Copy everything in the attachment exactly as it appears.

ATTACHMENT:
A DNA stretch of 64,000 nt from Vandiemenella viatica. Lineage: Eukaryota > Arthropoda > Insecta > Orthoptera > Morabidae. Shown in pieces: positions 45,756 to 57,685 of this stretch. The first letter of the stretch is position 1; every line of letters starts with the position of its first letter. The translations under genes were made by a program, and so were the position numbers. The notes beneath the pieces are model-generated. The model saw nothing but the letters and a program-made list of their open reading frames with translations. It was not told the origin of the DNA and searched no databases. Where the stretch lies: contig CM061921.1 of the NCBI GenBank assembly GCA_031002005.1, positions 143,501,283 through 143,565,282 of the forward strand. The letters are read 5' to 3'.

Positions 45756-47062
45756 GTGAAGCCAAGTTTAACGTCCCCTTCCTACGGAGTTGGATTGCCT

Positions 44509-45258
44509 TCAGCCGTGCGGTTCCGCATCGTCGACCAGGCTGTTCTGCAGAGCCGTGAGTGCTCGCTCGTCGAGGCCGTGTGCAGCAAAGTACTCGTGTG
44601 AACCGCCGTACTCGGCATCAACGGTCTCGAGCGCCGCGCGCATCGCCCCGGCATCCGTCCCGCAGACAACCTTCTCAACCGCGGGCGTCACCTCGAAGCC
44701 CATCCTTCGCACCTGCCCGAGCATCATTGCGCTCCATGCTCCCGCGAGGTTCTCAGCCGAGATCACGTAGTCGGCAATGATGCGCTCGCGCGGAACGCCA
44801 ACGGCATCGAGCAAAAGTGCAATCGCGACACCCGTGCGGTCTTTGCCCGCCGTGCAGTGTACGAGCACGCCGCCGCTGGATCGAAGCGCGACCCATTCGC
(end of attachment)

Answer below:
A DNA stretch of 64,000 nt from Vandiemenella viatica. Lineage: Eukaryota > Arthropoda > Insecta > Orthoptera > Morabidae. Shown in pieces: positions 45,756 to 57,685 of this stretch. The first letter of the stretch is position 1; every line of letters starts with the position of its first letter. The translations under genes were made by a program, and so were the position numbers. The notes beneath the pieces are model-generated. The model saw nothing but the letters and a program-made list of their open reading frames with translations. It was not told the origin of the DNA and searched no databases. Where the stretch lies: contig CM061921.1 of the NCBI GenBank assembly GCA_031002005.1, positions 143,501,283 through 143,565,282 of the forward strand. The letters are read 5' to 3'.

Positions 45756-47062
45756 GTGAAGCCAAGTTTAACGTCCCCTTCCTACGGAGTTGGATTGCCT

Positions 44509-45258
44509 TCAGCCGTGCGGTTCCGCATCGTCGACCAGGCTGTTCTGCAGAGCCGTGAGTGCTCGCTCGTCGAGGCCGTGTGCAGCAAAGTACTCGTGTG
44601 AACCGCCGTACTCGGCATCAACGGTCTCGAGCGCCGCGCGCATCGCCCCGGCATCCGTCCCGCAGACAACCTTCTCAACCGCGGGCGTCACCTCGAAGCC
44701 CATCCTTCGCACCTGCCCGAGCATCATTGCGCTCCATGCTCCCGCGAGGTTCTCAGCCGAGATCACGTAGTCGGCAATGATGCGCTCGCGCGGAACGCCA
44801 ACGGCATCGAGCAAAAGTGCAATCGCGACACCCGTGCGGTCTTTGCCCGCCGTGCAGTGTACGAGCACGCCGCCGCTGGATCGAAGCGCGACCCATTCGC